Leathers was master on:

The GENERAL QUITMAN (1868), the MAGENTA (1864), the sidewheel NATCHEZ and the sternwheel NATCHEZ.

In the winter of 1868 he was captain on the BELLE LEE. A fight regarding the terms of the charter of the BELLE LEE ensued between Captain Leathers and Captain John W. Cannon and from that point on Leathers was regarded as an enemy by Captain Cannon. Leathers held stock in the packet MAGENTA at various times. He was captain of the NATCHEZ when she raced the ROB'T E. LEE in June-July of 1870.

1888JulyCityOfNewOrleansLedgerREDUCEDforNORI

Entry in the New Orleans WHARFINGER'S GENERAL VESSEL & CARGO BOOK

"St. Bt." CITY of NEW ORLEANS

Arrived from St. Louis on July 4th, 1888

Cargo: Miscellaneous

Discharged July 5th, 1888

CITY OF NEW ORLEANS

Sidewheel Packet

Way's Packet Directory Number 1112

Built at Jeffersonville, Indiana by Howard, 1881

924 Tons

cost $87,000

Owned by the Anchor Line

OFFICERS & CREW:

1885: Captain A.J. Carter (master), Archie Woods (clerk);

1896: Captain A.S. Lightner (master), J.W. Langlois (clerk) Mississippi River Much of her equipment went into the CITY OF PITTSBURGH, May 1898

1888JulyCityOfStLouisREDUCEDforNORI

Entry in the New Orleans WHARFINGER'S GENERAL VESSEL & CARGO BOOK

"St. Bt." CITY of ST. LOUIS

Arrived from St. Louis on July 12th, 1888

Cargo: Miscellaneous

Discharged July 13th, 1888

CITY OF ST. LOUIS
Sidewheel Packet

Way's Packet Directory Number 1130

Built in 1883 at Jeffersonville, Indiana at Howard Ship Yards

978 tons

Original price $86,850.

Home port or owner's residence circa 1882, St. Louis, Missouri.

Captain W. H. Thorgewan bought her at a U.S. Marshal sale at St. Louis, March 1898 for his bid of $19,050.

In 1901, she was running harbor excursions at New Orleans; President McKinley rode her that May.

Sold early in 1903 to the Greater New York Home Oil Company but a U.S. Marshal stepped in and sold her to attorney T. Marshall Miller for $3,125.

Laid up at Carondelet, Missouri and burned there on October 29, 1903.

After she burned, the Anchor Line sold her original roof bell to Captain J. Frank Ellison and it went to the QUEEN CITY.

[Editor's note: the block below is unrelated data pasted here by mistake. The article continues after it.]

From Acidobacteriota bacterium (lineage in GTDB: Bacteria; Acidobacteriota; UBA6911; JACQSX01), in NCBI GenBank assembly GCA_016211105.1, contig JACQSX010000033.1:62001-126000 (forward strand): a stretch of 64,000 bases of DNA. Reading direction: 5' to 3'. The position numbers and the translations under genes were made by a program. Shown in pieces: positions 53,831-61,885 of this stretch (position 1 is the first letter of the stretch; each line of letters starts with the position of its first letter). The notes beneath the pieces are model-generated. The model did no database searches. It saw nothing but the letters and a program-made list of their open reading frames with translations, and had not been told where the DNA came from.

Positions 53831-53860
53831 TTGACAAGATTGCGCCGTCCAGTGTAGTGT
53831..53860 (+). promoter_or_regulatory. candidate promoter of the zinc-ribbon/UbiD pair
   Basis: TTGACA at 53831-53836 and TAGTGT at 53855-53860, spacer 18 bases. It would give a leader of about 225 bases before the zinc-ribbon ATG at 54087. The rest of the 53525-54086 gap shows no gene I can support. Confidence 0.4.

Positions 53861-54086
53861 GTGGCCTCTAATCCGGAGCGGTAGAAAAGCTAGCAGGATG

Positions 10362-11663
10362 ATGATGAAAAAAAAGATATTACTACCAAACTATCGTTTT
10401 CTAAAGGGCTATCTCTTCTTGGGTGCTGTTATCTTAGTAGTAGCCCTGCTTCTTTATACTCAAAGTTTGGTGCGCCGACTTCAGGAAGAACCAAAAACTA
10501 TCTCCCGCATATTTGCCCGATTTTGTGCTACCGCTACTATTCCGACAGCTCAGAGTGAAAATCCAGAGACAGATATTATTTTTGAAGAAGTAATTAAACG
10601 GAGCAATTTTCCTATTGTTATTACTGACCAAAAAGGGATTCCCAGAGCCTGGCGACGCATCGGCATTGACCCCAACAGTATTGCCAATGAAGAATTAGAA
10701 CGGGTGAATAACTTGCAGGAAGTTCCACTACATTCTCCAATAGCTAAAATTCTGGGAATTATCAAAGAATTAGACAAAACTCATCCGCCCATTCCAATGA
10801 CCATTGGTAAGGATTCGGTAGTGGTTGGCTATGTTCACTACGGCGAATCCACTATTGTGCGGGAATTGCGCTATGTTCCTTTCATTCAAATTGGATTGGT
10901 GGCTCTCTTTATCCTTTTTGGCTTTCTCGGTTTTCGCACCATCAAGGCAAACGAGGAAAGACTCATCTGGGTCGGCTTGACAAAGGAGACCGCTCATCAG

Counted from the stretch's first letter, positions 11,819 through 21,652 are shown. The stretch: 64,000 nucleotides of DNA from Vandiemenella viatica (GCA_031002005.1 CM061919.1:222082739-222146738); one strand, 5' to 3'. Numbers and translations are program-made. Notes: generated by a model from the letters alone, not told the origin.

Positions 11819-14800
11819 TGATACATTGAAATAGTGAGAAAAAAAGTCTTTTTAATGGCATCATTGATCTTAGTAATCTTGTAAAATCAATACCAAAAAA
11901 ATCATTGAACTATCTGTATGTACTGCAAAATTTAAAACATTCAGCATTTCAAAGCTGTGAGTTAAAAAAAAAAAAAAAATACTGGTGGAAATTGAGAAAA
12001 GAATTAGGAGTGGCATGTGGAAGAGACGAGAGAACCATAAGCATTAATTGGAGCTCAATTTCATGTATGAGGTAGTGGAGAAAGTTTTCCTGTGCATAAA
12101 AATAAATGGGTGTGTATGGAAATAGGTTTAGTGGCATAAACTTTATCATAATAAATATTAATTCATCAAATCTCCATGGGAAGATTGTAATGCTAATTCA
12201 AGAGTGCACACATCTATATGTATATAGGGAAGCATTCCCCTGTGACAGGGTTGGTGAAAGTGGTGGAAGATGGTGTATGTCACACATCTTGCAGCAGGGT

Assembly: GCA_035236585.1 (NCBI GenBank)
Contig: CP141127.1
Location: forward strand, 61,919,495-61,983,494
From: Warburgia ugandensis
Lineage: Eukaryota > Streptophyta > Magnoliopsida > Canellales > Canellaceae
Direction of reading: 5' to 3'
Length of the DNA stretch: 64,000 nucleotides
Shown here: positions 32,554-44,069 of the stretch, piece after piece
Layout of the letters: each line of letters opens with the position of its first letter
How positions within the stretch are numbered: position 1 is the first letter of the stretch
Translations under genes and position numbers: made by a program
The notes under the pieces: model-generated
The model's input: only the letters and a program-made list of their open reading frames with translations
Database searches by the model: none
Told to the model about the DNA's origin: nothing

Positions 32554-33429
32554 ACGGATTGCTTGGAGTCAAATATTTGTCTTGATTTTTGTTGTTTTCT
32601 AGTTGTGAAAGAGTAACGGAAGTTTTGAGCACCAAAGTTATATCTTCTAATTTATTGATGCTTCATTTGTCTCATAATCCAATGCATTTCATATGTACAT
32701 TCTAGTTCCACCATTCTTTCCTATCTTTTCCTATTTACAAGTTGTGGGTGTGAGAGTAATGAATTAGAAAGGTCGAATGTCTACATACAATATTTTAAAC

CottonHALLETTEphotoWharfEntryJuly1888REDUCEDforNORI

Entry in the New Orleans WHARFINGER'S GENERAL VESSEL & CARGO BOOK

"St. Bt." HALLETTE

Arrived from Shreveport on July 2nd, 1888

Cargo: Cotton Seed

Discharged July 3rd, 1888

On July 16th the HALLETTE arrived again and was discharged the same day

The cargo was again entered in the log book as Cotton Seed

HALLETTE Sternwheel Packet

Way's Packet Directory Number 2515

Built in 1887 at Jeffersonville, Indiana at Howard Ship Yards Original price, $11,500. 197 tons. Her machinery came from the ALEXANDRIA.
She was named for the daughter of H.C. Stringfellow, a Shreveport plantation owner.

Navigated the Mississippi and Red rivers

Home port/owner's residence of the Red River Line circa 1887 was New Orleans.

Pine Bluff (Arkansas) Packet Company (1899)

In 1902 she ran the New Orleans-Atchafalaya-Des Glaizes trade commanded by Captain E.A. Rucker with Oscar Smith, clerk in place of the steamer JULIAN POYDRAS.

In 1905 she brought cotton out of the Yazoo for the Parisot Line.

No further history of the HALLETTE has been found.

1888TowboatHenryLoureyWithLogEntriesREDUCEDforNORI

Entry in the New Orleans WHARFINGER'S GENERAL VESSEL & CARGO BOOK

"St. Bt." Hey. Loury (Henry Lourey) and 2 bgs. (barges)

"Hey." was an abbreviation for Henry and "Loury" was evidently a misspelling of Lourey.

Arrived from St. Louis on July 19th, 1888

1450 Tons

Cargo: Flr. (Flour) & grain

Discharged July 20th, 1888

Way's Steam Towboat Directory Number T1095
HENRY LOUREY
Sternwheel Towboat

209.6 x 35.2 x 5.8.
Engines 26's - 9 foot stroke.

Built in 1881 at Mound City, Illinois by the St. Louis & New Orleans Transportation Co. and absorbed into the St. Louis & Mississippi Valley Transportation Co. ("Dog Catcher Line", so termed by rivermen for the reputed vocation of employees during layup) in 1886.

Principals of the Mississippi Valley Transportation Co. were:

Henry A. Haarstick, president
Henry Lourey, Vice President, died in St. Louis on March 2nd 1885.
Henry P. Wyman, secretary
Austin R. Moore, treasurer;
J.P. Burdeau, freight agent.

Capt. George W. Woodward was master in 1896.
She was sold to the Combine in November, 1904 along with 34 model barges and towboats H. M. HOXIE and S. H. H. CLARK.

She then towed coal south from the Ohio River to New Orleans until dismantled at Elizabeth, PA in June, 1911.
The hull was burned to recover old iron two years later.

In 1920 the old bones of the hull were still imbedded in the mud opposite the Elizabeth Marine Ways.

The photo is the "right eye" of a Keystone stereoview from my collection Number V1450.
According to rootsweb.com the stereoview of the Steamer HENRY LOUREY was taken prior to her being sold to the Pittsburgh Combine in 1904 from St. Louis.